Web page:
toyboxdx toy blog brog: is graceful art of daily expressing japanese toy
April 30, 2007
April 29, 2007
April 28, 2007
Thank goodness for Youtube. Please enjoy Yattaband and their reggae version of the Geeg opening theme song. The hardcore know of course that the Italian version kicks ass over the Japanese original. Here’s Yattaband’s website…
Attention toy-nerds: Robert Duban is back, and this time, he’s out for justice. Justice for the long-neglected manufacturer ROBIN, whose profile is the latest to grace the ToyboxDX Datafiles. Heavy drinking, hookers, firing squads, and bottom-of-the-barrel toys. It’s all here, just how you like it. Tune in, turn on, and party hearty “Robin” style.
April 27, 2007
April 26, 2007
Alright-y… what’s green, 8 meters tall, weighs over 12 tons and ships in a plastic bag for 5,000 yen? The answer is none other than CM’s Corporation’s soft-vinyl figure of the slightly goofy but oh-so-nicely-designed Tyrant 2000 worker labor as featured in the Patlabor anime. Made to be ‘in-scale’ with its recent Brave Gohkin Patlabor, the lovable green hulk was releasd as a limited edition of 1000 pieces, with a smaller run of 500 pieces for a brown-colored variant. Even at a relatively steep price of 5,000 yen (steep to the sofubi-uninitiated), it must have sold pretty well because CM’s has just announced another run of 500 unpainted Tyrants at the same price. No doubt customisers will have a field day with it, adding working joints and cloth shrouds, etc.
For myself, the Tyrant is a first of sorts: I was compelled to buy my first modern sofubi mainly because I had so enjoyed the diecast rendition of the Ingram, I simply had to give it a shelf companion. Afterall, who knows if a diecast Griffon or Zero will ever be released? The Tyrant indeed shipped in a barebones plastic bag with a printed cardboard topper. I was aware of such minimalist ‘packaging’ for even the rarest hobby-show sofubis, so I wasn’t in the least shocked. Being soft and pliable, the toy is very unlikely to become damaged even if the shipping box gets mangled enroute.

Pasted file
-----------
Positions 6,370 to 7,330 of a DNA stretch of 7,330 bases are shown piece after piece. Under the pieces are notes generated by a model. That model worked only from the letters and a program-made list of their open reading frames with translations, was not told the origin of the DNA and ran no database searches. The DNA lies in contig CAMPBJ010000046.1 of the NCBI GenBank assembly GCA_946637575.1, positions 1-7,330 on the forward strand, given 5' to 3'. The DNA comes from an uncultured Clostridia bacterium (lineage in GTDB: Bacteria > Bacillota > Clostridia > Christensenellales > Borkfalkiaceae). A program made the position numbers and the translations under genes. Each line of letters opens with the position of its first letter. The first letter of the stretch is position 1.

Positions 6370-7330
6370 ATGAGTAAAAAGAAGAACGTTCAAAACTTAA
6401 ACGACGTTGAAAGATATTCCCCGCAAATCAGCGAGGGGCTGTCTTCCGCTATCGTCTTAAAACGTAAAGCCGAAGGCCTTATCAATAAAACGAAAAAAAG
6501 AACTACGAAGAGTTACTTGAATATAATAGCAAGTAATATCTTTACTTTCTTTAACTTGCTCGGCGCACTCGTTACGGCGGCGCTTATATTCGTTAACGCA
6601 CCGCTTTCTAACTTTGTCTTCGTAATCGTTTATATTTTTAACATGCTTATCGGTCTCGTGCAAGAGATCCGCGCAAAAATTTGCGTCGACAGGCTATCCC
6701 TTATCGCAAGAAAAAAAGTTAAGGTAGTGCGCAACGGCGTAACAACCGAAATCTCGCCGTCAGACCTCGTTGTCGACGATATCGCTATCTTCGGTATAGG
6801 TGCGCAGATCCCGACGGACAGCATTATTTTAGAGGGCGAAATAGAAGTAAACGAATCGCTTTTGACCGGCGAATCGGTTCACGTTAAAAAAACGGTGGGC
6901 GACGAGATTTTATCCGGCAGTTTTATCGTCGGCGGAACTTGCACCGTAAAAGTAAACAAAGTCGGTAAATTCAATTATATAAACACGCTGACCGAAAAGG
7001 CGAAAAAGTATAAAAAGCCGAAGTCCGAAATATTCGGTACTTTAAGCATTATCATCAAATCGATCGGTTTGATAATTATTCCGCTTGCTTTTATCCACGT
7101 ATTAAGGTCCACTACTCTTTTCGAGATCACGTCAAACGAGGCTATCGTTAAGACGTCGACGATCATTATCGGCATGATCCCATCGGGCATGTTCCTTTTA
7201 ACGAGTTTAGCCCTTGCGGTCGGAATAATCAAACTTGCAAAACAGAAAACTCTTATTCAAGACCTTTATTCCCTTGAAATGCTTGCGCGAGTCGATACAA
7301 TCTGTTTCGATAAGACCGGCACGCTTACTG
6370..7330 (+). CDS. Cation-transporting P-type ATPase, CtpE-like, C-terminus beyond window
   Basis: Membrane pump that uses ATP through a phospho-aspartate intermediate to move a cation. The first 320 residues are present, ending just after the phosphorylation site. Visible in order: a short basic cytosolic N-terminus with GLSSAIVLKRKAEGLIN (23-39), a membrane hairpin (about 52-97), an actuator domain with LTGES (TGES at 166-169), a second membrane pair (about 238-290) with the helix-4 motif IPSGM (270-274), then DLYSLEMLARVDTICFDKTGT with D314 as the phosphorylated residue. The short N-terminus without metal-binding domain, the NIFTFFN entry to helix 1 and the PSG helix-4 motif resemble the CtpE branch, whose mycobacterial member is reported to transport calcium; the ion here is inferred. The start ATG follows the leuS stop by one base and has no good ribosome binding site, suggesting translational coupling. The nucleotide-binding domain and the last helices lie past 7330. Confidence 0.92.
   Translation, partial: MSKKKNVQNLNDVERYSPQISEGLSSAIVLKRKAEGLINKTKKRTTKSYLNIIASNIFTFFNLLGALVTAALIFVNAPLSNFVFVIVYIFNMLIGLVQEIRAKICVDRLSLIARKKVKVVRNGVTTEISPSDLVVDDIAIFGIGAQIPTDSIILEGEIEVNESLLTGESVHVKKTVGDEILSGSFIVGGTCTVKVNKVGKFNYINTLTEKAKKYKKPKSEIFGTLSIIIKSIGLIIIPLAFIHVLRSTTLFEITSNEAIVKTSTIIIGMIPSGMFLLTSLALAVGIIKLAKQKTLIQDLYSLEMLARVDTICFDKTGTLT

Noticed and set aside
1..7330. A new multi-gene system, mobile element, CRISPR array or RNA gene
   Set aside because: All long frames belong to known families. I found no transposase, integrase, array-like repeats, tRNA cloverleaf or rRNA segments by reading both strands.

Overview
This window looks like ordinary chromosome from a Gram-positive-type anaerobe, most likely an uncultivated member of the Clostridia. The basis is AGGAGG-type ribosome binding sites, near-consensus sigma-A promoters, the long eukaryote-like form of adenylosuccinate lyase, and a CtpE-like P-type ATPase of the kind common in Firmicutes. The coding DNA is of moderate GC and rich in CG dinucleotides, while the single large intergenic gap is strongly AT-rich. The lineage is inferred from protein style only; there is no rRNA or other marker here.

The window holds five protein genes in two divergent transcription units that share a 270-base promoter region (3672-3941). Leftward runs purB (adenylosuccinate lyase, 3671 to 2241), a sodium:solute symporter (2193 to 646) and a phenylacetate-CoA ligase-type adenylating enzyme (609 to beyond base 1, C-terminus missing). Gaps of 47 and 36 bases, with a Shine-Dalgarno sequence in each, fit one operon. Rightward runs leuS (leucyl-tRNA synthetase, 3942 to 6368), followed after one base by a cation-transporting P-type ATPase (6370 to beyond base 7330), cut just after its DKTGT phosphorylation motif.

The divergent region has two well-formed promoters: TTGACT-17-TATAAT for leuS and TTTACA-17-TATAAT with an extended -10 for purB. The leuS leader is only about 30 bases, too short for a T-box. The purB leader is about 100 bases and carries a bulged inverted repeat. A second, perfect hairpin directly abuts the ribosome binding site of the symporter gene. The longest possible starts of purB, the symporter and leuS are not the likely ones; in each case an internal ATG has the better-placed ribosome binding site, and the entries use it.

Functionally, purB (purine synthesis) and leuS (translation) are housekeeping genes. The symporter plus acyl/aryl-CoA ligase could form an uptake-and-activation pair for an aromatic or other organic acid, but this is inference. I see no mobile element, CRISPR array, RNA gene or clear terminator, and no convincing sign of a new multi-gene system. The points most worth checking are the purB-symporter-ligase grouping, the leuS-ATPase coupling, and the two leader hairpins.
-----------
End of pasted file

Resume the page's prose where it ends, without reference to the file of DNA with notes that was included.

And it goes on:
As can be seen, the Tyrant is a hulking piece of machinery, at least a head taller and twice as massive as the sleeker Ingram. The Tyrant is molded in a pleasant shade of medium green, although nowhere near as solid looking as the publicity photos. The level of molded details is pretty good; panel lines, rivets and mechanical parts appear crisp and well defined. Painted details are neat enough but some areas do appear slightly sloppily applied, especially on the white band surrounding the body. One of the grey windows on my toy had a definite fingerprint on it. Not too noticeable anyway.
In the TV and first movie, when a Tyrant runs amok (whether because of a wayward operator or the virulent Hyper Operating System), it can be quite a handful. Typical engagements require at least 2 Ingrams working in concert to subdue the beast. As usual, Ohta provides the muscle while Izumi gives the coup de grace with the stun stick. That is, if the labor doesn’t rear its head again while under the sinister control of HOS.
With its limited, single-plane articulation (shoulders, elbows and hips), the real appeal of the figure is probably its realistic industrial design – a brilliant aesthetic touch seen throughout the lot of Labors created by Yutaka Izubuchi and the Headgear team. One wonders about what could have been if only Bandai had made and sold affordable sofubi figures of these strangely likable work site creatures back when the series was going strong. Today, the realisation of this dream would mean either miniscule gashapons… or more 5,000 yen rarities. I guess I ‘ll just have to take what I can get.